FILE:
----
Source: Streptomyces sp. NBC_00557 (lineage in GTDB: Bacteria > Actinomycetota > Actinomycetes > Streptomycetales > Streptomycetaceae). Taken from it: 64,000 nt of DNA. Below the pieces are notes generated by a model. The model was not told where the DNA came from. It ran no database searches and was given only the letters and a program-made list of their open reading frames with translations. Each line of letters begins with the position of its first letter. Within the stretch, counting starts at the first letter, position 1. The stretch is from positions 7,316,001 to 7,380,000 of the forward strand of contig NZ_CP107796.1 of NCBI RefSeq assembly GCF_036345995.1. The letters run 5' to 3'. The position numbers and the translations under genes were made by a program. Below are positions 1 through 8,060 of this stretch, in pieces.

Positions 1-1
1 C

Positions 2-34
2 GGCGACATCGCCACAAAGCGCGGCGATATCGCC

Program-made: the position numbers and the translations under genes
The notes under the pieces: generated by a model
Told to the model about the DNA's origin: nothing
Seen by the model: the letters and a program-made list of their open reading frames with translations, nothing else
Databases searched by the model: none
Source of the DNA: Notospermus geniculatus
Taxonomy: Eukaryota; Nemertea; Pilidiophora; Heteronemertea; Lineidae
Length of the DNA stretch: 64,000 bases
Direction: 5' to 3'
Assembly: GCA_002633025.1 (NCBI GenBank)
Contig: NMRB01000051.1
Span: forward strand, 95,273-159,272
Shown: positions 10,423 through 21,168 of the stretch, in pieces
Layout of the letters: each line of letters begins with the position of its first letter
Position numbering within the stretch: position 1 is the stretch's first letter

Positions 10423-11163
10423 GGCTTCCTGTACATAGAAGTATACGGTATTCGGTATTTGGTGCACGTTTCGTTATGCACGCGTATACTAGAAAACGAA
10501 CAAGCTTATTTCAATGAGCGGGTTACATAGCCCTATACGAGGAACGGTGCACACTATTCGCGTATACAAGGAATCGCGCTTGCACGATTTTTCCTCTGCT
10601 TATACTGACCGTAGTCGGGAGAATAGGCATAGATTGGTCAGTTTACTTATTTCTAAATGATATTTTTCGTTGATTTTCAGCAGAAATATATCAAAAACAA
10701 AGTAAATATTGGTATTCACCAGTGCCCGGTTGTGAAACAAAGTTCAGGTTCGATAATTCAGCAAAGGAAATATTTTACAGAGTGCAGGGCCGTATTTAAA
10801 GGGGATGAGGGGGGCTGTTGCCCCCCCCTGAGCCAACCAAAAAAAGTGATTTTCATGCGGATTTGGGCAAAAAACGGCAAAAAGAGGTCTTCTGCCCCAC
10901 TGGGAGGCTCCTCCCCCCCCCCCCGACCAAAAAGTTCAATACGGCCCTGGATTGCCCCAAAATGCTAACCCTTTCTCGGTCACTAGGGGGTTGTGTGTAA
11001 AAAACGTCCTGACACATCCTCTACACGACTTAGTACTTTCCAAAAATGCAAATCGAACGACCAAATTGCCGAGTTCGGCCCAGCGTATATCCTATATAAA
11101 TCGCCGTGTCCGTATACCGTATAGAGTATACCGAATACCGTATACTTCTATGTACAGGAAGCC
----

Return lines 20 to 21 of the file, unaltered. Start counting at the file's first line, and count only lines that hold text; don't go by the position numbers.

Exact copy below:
Position numbering within the stretch: position 1 is the stretch's first letter

Positions 10423-11163